But, as I said, don’t expect any delays. What’s important to understand about the US PE business is that compared with the natural gas business, it is small potatoes. Natural gas is a far bigger revenue generator for the PE producers integrated upstream into natural gas production.
Natural gas producers have to get rid of large quantities of unwanted ethane in order to pipeline specifications. Only small quantities of ethane can be left in the methane that’s delivered to power plants for electricity generation and to people’s homes for cooking and heating.
Ethane can’t be flared for environmental reasons and on the only downstream use for ethane is in steam cracking.
And whilst US PE margins are bound to weaken in 2020, on a variable cost basis at least they will still be positive – even if returns to investors are way below what has been promised.
US HDPE exports will edge up to 3.8m tonnes in 2020 from 3.7m tonnes in 2019. LDPE exports will be at around 1.6m tonnes versus this year’s 1.3m tonnes.
LLDPE exports will remain unchanged at around 4.5m tonnes on only a 1% increase in local production versus a 3% increase in domestic demand. But this should be placed into the context that as recently as 2017, US LLDPE exports were just 2.2m tonnes.
It is not only in China and the US where capacities will increase substantially in 2020. Also consider increased operating rates at the Petronas/Saudi Aramco HDPE and LLDPE plants that have just come on-stream. The Russian Federation will see a big increase in HDPE and LLDPE production. The net results will be as follows:
- Malaysia’s HDPE net imports will decline from 200,000 tonnes in 2019 to 70,000 tonnes in 2020. LLDPE net imports will also fall, from 400,000 tonnes to 150,000 tonnes
- Increased production at the ZapSibNeftekhim complex in Tobolsk will see the Russian Federation move from a net HDPE import position of 100,000 tonnes in 2019 to net exports of 330,000 tonnes in 2020. LLDPE will shift from net imports of 150,000 tonnes to net exports of 260,000 tonnes
European safeguard duties
Don’t be surprised if by the end of next year, the EU has placed supplemental import tariffs on US PE cargoes. The tariffs are most likely to take the form of safeguard duties, as these duties can be imposed under World Trade Organisation rules if it can be demonstrated that an unexpected rise in imports has caused damage to local industries.
US exports of HDPE to Belgium, the gateway to the rest of the EU, are on course to have increased to 210,000 tonnes in 2019 – a 108% increase over last year. LLDPE exports are in line to rise by 31% to 680,000 tonnes. LDPE exports are however only marginally higher.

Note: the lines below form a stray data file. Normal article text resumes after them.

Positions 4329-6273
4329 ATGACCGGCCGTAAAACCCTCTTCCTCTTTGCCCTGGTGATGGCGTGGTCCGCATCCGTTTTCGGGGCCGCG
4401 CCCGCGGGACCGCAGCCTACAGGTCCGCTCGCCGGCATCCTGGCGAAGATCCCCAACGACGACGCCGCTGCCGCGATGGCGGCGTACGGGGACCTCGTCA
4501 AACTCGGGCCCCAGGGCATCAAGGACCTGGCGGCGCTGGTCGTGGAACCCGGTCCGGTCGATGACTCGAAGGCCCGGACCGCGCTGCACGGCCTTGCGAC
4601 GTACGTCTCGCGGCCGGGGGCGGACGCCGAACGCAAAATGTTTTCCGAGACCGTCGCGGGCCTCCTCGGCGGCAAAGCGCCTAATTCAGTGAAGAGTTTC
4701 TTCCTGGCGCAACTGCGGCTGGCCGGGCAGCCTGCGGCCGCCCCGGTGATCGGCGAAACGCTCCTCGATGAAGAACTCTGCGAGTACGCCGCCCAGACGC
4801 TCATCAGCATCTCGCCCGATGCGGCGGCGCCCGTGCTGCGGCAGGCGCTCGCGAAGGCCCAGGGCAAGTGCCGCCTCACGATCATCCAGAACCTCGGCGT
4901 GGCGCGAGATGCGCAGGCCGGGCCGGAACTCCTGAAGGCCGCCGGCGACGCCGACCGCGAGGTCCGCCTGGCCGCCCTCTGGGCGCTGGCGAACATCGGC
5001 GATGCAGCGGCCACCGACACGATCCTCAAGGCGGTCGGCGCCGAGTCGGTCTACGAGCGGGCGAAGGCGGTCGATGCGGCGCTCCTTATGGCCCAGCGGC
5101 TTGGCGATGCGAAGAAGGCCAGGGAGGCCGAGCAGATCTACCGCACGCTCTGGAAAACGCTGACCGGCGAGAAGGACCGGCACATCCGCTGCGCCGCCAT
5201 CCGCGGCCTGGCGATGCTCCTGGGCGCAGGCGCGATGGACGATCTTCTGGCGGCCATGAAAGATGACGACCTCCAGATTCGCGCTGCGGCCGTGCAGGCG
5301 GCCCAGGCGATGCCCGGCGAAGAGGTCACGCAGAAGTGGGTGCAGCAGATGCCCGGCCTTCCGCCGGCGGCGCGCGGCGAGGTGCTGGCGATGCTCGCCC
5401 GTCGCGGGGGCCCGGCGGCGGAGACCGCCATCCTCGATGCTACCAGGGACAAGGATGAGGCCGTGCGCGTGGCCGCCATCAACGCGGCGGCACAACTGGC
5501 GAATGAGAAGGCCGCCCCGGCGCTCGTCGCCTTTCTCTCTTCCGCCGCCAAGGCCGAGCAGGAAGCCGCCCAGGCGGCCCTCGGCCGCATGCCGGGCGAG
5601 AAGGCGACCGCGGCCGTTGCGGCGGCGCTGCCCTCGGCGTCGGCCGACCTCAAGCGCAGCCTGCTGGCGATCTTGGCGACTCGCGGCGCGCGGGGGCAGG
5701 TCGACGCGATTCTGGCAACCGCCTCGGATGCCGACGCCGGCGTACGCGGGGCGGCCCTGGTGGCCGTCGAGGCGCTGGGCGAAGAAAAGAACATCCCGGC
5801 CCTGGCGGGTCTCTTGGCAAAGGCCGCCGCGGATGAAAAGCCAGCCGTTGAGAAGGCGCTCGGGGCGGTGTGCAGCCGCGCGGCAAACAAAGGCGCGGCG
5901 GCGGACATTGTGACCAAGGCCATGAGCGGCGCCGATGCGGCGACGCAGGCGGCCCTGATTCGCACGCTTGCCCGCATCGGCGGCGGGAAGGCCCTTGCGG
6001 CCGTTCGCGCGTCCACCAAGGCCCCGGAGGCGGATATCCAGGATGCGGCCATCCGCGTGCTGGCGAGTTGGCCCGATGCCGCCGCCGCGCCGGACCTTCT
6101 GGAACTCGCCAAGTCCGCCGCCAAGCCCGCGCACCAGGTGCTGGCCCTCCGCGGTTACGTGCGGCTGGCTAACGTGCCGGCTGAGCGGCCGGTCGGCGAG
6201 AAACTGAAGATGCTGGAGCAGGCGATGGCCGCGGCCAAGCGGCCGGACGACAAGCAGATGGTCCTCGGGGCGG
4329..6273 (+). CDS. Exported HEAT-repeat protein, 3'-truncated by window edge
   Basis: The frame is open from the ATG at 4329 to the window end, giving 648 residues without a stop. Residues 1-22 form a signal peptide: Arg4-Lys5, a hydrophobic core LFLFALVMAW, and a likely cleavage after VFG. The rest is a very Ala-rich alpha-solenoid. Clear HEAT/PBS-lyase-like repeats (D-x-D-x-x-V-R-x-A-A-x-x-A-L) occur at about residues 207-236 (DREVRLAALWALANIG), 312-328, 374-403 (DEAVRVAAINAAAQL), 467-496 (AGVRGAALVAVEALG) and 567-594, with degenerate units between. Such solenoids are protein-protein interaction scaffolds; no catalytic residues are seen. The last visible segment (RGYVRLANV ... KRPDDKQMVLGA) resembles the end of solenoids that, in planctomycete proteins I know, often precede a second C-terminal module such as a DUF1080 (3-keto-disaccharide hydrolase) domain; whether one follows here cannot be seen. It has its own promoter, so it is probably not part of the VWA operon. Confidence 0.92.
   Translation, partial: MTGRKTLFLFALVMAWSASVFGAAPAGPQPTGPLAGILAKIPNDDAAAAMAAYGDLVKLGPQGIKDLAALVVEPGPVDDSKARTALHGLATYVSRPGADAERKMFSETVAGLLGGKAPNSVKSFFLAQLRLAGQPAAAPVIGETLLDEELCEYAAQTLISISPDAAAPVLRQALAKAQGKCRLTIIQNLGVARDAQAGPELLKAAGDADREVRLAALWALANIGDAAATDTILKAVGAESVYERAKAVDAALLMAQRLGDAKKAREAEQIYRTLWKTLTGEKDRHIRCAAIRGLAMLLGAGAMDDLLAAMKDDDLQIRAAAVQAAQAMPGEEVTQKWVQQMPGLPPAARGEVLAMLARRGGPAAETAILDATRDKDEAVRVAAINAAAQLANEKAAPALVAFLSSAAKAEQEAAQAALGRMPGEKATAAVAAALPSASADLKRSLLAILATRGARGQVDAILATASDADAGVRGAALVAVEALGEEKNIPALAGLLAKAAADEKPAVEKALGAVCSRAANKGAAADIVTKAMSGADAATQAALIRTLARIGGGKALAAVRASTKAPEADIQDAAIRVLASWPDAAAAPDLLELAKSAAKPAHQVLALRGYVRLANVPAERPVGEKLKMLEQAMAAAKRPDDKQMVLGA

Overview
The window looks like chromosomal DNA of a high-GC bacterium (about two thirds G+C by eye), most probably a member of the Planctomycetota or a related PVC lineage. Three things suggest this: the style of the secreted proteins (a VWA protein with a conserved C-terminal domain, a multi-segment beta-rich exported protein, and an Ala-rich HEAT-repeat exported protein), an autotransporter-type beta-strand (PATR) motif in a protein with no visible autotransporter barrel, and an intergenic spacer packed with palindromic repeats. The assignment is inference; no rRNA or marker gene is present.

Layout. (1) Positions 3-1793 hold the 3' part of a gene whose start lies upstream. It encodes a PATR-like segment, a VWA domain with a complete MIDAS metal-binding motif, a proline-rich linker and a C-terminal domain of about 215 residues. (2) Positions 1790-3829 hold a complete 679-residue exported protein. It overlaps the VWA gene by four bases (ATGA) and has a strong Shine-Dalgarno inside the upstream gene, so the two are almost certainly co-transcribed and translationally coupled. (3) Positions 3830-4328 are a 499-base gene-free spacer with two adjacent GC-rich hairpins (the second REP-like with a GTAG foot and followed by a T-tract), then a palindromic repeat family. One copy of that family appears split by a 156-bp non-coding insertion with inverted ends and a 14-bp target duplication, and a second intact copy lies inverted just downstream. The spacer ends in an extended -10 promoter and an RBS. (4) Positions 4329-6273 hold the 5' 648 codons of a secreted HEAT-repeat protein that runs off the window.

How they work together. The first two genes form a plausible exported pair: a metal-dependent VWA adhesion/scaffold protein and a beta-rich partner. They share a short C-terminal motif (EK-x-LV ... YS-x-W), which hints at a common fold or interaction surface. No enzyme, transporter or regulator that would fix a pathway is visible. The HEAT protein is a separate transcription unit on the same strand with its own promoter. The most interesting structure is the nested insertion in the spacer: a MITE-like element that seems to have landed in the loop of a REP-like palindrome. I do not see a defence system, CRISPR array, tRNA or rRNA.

The big surge in HDPE and LLDPE shipments probably falls into the area of the unexpected because it has occurred in parallel with a sharp decline US exports to China, in response to the tariffs. US HDPE exports to China are on course to be 40% lower in 2019 than last year with LLDPE 20% lower.
Without the tariffs, the US would have shipped much more HDPE and LLDPE to China, thereby reducing the pressure on the EU. US LDPE shipments to China are in line to be 150% higher in 2019 because, as mentioned earlier, US LDPE to China right now carries no trade-war tariffs.
The EU will also move closer to imposing carbon tariffs on all types of imports as it implements its Green New Deal, but probably won’t get around to imposing the tariffs. This is another risk for the US PE industry given the carbon emitted during long distance shipping and the greenhouse gases generated from natural gas production.
With or without duty safeguard duties, I don’t see European crackers shutting down to make way from US imports. Whilst Northwest European integrated naphtha-base PE margins are sure to decline from today’s comfortable levels, as in Asia no European cracker is an economic island. The wider macroeconomic damage of shutdowns will prevent them from happening.
Crackers in Europe are also fully depreciated and so carry no investment debt, are well integrated with local refineries and have good ethylene and propylene pipeline systems.
Conclusion: All the way to the bottom
As nobody is going to shut down old plants, and with most if not all new plants coming on-stream on schedule, there seems to be only one outcome: Further major margin depletion in Asia, Europe and the US.
How bad will it get? As I said on Friday, this not a normal downcycle. This is instead a major paradigm shift in the global PE business which requires an entirely new business model.
At some point margins will bottom out, probably at 20 year or more historic lows. But by then the Winners under the new paradigm will have already started compensating for their losses through innovation in redesign of PE end-use applications and through investments in recycling.